Miles, "Pudge, has a thing for famous last words. In fact, he's memorized hundreds of people's last words. He is searching for his "Great Perhaps", which he knows cannot be found at his lifeless high school. Pudge dives into Culver Creek Boarding School in search of change, adventure, and the chance of his great perhaps. In walks Alaska Young; strong female presence and mood swings for days. But there is something about Alaska that drives Pudge into a head first journey that is his Junior Year. With the help of his friends, The Colonel, Takumi, Lara, and of course the beautiful Alaska, Pudge may be closer to finding his adventure. Through pranks, over night camp outs, smoke breaks, and irresponsible drinking, Pudge's feelings for Alaska strengthen, but he seems at home in this new world. Suddenly, their world turns upside down when tragedy strikes. With this missing piece, is it possible for the great perhaps to happen? Or will Pudge and his roommate, The Colonel, crumble under their own guilt and emptiness?
Looking for Alaska by John Green was a novel most of my freshmen girls were reading and loved. So, of course, I needed to check this out. Alaska Young is a strong female who won't let any male tell her her place. She is out of control, a compulsive drinker and smoker, and her mood swings are hard to handle. Yet, she takes a hold on Pudge the minute he sees her. Her individuality sucks him into a whirlwind. Each adventure the crew takes, each idea Alaska suggests, and each moment they are together, Pudge can't seem to loosen his grip on her. But, Alaska is a complicated character. She's got baggage, and her ambiguous one liners are enough to show her buried pain beneath her hard exterior. Alaska is the nucleus that holds the group together, and once she is gone there is so much hurt, guilt, and loneliness.
Pudge and The Colonel are also complicated characters in themselves. Both are very bright, both share great qualities, but they both have different reasons for being drawn to Alaska. The Colonel has his poor background, and he feels he needs to prove he's worth a damn in a world where the rich rule. Meanwhile, Pudge is just searching for change, and of course, his great perhaps. It's difficult for the reader to really know if both of these characters seek answers for their own selfishness, or for Alaska. But you can tell both of these characters needed her; each for a different purpose.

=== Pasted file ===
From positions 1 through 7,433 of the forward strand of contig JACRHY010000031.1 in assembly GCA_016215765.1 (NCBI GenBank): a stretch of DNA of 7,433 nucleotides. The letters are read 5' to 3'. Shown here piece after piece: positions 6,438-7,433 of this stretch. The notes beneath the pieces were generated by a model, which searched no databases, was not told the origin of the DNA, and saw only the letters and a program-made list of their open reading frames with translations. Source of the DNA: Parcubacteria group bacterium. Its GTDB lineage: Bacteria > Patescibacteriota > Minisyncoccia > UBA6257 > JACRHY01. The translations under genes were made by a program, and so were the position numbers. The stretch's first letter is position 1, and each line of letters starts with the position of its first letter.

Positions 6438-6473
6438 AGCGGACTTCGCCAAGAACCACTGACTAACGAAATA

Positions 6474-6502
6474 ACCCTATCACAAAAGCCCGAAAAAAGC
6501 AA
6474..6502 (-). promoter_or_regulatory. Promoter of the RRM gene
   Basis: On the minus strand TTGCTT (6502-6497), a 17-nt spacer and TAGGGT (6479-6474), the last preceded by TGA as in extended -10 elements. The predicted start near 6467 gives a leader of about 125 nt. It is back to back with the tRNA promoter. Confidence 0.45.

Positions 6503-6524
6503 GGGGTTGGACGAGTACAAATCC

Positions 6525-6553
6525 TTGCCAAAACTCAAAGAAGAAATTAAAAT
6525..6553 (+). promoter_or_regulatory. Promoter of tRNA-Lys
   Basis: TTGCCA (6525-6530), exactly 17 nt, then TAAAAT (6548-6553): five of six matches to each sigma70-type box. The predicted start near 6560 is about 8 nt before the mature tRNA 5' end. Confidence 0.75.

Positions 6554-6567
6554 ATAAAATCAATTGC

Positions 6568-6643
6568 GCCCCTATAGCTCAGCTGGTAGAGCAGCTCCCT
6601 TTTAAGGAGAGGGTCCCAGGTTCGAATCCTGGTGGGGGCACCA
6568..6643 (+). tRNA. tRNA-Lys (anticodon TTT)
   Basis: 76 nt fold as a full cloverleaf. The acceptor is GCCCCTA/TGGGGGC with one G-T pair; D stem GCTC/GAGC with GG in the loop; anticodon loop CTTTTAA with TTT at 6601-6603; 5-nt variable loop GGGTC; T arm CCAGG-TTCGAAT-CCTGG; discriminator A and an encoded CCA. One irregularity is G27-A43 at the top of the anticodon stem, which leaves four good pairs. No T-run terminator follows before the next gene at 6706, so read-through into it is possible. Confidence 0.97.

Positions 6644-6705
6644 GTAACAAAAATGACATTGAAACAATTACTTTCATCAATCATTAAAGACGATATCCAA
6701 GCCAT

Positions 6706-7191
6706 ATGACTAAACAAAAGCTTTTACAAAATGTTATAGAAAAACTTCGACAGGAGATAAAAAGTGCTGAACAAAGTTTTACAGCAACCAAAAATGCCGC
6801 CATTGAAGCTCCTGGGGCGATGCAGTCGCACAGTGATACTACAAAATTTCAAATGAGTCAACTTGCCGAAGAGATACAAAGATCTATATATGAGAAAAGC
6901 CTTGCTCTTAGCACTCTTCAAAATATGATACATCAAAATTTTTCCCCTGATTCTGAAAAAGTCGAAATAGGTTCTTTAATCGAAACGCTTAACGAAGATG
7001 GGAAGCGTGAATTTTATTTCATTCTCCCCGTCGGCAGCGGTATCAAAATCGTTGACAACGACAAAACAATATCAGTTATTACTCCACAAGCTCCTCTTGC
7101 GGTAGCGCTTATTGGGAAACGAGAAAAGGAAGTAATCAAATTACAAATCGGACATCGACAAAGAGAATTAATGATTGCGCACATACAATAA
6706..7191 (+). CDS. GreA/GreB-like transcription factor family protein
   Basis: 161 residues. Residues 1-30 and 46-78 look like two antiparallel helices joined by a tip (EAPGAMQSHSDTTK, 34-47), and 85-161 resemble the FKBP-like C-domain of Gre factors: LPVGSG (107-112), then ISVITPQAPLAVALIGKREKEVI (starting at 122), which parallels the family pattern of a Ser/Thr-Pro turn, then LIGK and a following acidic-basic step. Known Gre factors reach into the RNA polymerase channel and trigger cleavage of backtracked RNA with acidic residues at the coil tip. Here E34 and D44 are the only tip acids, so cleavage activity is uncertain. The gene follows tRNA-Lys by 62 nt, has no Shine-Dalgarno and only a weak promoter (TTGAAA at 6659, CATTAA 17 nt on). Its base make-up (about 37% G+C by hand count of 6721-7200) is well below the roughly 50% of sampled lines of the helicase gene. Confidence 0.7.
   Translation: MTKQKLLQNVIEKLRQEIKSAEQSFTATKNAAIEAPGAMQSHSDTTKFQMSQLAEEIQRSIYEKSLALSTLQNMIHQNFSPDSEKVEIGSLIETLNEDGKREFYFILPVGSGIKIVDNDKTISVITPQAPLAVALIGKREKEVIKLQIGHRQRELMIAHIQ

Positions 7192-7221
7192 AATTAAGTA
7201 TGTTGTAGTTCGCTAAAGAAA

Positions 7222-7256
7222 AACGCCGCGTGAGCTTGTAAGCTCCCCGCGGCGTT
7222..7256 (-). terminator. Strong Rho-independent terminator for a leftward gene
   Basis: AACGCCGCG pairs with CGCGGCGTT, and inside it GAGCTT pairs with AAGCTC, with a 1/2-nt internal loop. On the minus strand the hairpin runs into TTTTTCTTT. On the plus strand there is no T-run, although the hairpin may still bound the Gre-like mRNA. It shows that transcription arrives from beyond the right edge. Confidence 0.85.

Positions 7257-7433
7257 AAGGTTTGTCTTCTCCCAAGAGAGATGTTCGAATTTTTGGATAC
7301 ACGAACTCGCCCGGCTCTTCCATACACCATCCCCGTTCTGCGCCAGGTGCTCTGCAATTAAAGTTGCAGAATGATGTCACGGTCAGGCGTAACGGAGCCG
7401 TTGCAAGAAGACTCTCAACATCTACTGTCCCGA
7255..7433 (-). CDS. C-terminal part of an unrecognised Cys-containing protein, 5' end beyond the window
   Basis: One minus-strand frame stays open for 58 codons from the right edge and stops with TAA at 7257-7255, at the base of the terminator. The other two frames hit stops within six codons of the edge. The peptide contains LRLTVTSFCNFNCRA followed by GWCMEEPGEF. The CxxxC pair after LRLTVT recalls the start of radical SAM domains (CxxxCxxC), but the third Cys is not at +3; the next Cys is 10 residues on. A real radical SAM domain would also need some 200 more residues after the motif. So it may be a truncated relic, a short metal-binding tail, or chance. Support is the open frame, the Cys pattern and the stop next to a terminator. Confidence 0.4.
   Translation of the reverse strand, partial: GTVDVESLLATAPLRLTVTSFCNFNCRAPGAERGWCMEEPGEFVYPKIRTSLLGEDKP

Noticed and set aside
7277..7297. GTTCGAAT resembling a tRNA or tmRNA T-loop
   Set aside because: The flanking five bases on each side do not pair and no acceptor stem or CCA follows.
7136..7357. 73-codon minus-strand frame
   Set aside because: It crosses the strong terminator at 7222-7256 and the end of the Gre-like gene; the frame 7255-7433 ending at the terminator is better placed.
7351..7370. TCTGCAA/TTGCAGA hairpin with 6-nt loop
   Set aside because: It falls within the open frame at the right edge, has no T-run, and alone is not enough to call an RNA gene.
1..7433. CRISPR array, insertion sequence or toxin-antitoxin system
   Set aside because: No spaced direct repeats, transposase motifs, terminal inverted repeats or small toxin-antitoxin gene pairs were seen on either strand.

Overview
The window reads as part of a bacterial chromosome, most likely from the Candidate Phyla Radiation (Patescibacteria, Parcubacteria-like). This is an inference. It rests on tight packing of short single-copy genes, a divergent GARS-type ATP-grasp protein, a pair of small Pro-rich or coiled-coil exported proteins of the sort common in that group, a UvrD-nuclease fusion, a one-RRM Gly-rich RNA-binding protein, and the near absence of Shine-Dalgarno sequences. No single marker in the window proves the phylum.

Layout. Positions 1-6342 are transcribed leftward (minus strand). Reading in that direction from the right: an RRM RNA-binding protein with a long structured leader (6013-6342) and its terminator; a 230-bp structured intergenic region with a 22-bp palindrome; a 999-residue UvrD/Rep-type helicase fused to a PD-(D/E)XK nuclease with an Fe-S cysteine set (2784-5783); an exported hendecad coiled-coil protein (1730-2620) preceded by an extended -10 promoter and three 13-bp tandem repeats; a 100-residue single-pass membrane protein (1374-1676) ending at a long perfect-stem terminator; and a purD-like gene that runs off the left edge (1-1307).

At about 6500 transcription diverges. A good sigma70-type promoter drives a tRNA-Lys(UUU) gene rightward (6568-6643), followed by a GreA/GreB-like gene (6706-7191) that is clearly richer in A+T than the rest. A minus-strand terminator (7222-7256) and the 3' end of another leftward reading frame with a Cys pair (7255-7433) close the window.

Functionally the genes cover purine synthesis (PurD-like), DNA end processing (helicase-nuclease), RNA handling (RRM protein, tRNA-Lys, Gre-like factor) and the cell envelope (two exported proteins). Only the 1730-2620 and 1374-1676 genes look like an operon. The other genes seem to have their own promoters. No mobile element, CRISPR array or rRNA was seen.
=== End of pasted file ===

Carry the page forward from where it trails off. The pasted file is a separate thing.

Green's use of last words and "the labyrinth" were purposeful. Alaska mentions the labyrinth and how we can escape it, meanwhile the great perhaps is something that Pudge looks forward to. Could this labyrinth be the end? Or the beginning? Or could it be the great perhaps? Once tragedy strikes, each member of the posse find themselves lost in their own worlds, yet they have a common goal: Alaska.
This book is truly worth the hype. It's not a hard read where you have to pay attention to every single detail, but it does have a lot of themes circulating: strength of characters, the idea that one person can truly be the driving force, and discovering how pain can be overcome when you have allies. I loved the characters, as they all had their own strong personality. You can see each one of them develop and change from the beginning, and it is all in part thanks to Alaska.
Although the mystery of Alaska's downfall was never officially uncovered, all they needed was a push to show them that the world may be a labyrinth, but each person has their own way out.
Great book, amazing writing, and every other page I have marked with great quotations. Definitely worth it. It goes quick, but it does hit hard.
~Thomas Edison's last words were: "It's beautiful over there." I don't know where there is, but I believe it's somewhere, and I hope it's beautiful. ~